The success of this book is in how it provides genuine tension even when we know the outcome. It also succeeds in bringing alive very dull people from the past and giving us some insight into their context, especially how it shaped their behaviour, though falling at the last through being far too sympathetic to Chamberlain. It is only at the end of the book that you are made truly aware of the futility of everything that was done at Munich and around the conference. David Rintoul is perfect for reading this book, being able to produce a great range of voices to represent the different politicians and officials on both sides. If you are more sympathetic to Neville Chamberlain than I am you might enjoy this book thoroughly. For me it was decent, rather than outstanding; frustrating and ultimately depressing.
'Pride and Prejudice' by Jane Austen; read by Joanna David
I realised from the woman who lived in my house watching the DVDs of the BBC 1995 dramatisation of the story that I knew pretty much all of this story. It is very light, but at least given some humour to make it seem less insubstantial. There are some rather over-emphasised characters especially in Mr Collins and Lady Catherine de Bourgh, but they add some depth to the book. I feel sorry for the people Austen portrays. Yes, they are spared the poverty of many of the era, but have an insecurity of situation which especially for the women compels them to obsess over the game of finding a suitable partner to marry. Aside from that their lives are very tedious, with some singing and piano playing; playing card games, visiting friends and relatives and the occasional ball, the only distractions. The advantage of the book is that the omniscient narrator is able to show the inner thoughts of Mr Darcy which makes his shifting attitude towards Elizabeth Bennett seem to start earlier and be more logical than having to show this through facial expressions on the screen. I would hardly say that I enjoyed the book, but it passed the time and it was good to have heard the original material and know how close the dramatisation that I know best, was to it.
Joanna David who appeared in that dramatisation as Mrs Gardiner is perfect for voicing this story. She does the voices of the men as well as the range of the women and is especially good with Mrs. Bennett and Lady de Bourgh.
'Frankenstein' by Mary Shelley; read by Richard Pasco
It is interesting how you gain an impression of a book from how it is represented in popular media rather than its actual pattern. Of course, I knew this book was not the same as the horror movies of the 20th century. However, I had not realised how much of a philosophical book it was and how many of the themes it explores have relevance now, perhaps more so even than in the intervening 200 years since it was published. The approach is effectively nested monologues from an explorer of the Arctic relaying the monologue of Victor Frankenstein and in turn Frankenstein relaying what the creature says about his experiences and motives. To some degree this approach excuses Victor in a way that I feel modern readers will not let him get away with.
There is an early 19th century assumption that the deformed are inherently evil and should be dismissed anyway, in a way that would be intolerable nowadays. Though, saying that, the last few years have again raised particular hostility towards the 'other' in terms of assumptions, for example, immigrants. There also seems a return to the belief that certain behaviours are inherent in particular sorts of people, whereas Shelley shows effectively how mistreatment breeds mistreatment and can turn even the kindest spirit, malicious with repeated inflictions.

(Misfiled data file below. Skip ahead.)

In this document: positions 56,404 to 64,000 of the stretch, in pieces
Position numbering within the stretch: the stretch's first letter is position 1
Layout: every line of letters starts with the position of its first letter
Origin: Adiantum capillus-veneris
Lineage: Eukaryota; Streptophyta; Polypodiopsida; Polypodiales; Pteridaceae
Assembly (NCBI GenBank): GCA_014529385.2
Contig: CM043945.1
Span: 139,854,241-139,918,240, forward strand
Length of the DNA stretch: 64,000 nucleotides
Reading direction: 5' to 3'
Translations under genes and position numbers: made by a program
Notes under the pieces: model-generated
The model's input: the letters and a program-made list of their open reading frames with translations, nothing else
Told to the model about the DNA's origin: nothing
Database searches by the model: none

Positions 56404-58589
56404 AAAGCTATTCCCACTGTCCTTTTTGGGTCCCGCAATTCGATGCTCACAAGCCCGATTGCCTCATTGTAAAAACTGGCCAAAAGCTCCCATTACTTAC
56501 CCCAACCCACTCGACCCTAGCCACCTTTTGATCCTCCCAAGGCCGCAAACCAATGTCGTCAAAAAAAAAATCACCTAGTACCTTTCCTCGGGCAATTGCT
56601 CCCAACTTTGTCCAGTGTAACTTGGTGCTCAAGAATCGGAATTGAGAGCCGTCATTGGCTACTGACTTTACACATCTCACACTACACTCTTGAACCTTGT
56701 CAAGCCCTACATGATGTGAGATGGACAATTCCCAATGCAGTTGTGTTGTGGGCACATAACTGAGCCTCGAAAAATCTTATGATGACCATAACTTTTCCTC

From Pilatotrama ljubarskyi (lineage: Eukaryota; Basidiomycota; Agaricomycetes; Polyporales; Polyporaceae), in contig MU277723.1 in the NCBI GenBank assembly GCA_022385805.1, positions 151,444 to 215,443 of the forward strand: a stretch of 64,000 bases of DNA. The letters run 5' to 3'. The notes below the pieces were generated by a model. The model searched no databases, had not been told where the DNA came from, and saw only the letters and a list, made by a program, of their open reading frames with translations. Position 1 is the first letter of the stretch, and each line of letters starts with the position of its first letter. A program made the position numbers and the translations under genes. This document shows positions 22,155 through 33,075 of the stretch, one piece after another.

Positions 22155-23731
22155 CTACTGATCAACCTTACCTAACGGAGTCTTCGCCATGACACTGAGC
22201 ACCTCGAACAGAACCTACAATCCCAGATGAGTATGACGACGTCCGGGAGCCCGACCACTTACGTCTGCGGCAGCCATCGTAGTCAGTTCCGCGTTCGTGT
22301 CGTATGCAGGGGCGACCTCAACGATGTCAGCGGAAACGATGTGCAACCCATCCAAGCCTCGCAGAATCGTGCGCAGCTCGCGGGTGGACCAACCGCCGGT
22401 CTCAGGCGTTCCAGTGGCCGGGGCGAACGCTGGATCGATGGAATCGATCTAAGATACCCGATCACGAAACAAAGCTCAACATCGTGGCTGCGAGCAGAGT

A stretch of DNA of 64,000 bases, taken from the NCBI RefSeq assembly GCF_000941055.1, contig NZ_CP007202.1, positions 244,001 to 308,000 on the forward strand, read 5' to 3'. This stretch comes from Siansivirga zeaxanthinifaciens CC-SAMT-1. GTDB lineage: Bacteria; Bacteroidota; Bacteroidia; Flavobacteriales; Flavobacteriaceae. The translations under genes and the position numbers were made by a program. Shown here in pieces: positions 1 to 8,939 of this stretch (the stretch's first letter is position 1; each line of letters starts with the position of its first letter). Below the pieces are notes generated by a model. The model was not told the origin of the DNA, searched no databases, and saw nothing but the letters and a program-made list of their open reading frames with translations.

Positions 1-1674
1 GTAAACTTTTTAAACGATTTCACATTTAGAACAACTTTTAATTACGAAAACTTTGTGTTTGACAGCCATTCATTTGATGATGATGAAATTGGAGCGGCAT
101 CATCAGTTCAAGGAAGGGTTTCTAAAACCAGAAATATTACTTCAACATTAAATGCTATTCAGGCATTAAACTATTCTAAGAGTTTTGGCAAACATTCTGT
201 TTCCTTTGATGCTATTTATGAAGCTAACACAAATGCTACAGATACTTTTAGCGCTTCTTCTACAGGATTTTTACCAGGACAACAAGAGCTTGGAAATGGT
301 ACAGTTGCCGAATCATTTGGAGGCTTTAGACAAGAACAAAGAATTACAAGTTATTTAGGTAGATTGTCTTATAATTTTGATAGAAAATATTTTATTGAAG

Victor Frankenstein does come across as a victim himself and I was not certain if Shelley intended this or expected the reader to see that he had brought about his own downfall and misery through his own reckless behaviour at the start and his unwillingness to recognise his responsibilities. In that, even 200 years later, this book appears as a critique of the self-centred behaviour of young men, especially in terms of any children they may help conceive.
Richard Pasco's reading reminded me of William Roberts's reading of the Lovecraft stories that I listened to last month, though perhaps a little less bombastic, all for the better. There are numerous dramatic scenes that he articulates well, without going over the top. He communicates the earnestness of Shelley's writing and her articulation of assumed horror of the creature even before this is evidenced by his actions. He draws out suitable voices for the different narrators and gives the book the appropriate period feel. I would not say I enjoyed this book, but I was engaged with it and found it thought provoking and relevant to concerns today, despite its age.
'Great Expectations' by Charles Dickens; read by Hugh Laurie
This was another book that I had misapprehensions about based primarily on images from the 1946 movie. I had anticipated that it would be very gloomy in portrayal and depressing; something akin to 'Wuthering Heights' (1847), a book I was compelled to read at school some thirty years ago and have no wish to return to ever again. Though there are what might be termed 'Gothic' elements, especially in the jilted bride, Miss Haversham and the decaying house she maintains; the bleak marshland in which she and the 'hero', Pip, live, it is a lighter book than I had anticipated. There are some quirky characters, notably Joe Gargery the blacksmith, Mr. Wopsle a clerk who takes to the stage and especially John Wemmick, a solicitor's clerk with a wonderful fortress-like home. I had anticipated that Pip would be utterly wrecked by his involvement with Miss Haversham and her plans to wreak revenge on men through her adopted daughter, Estella. However, while not everything turns out jolly, it actually unfolds to not be such a tragedy and is more really a story of the various ups and downs of Pip's life from childhood into approaching middle age. The interest stems from the particular nature of the different characters and the interlocking between them in ways which may have been less expected than these days when such coincidences have become over-used.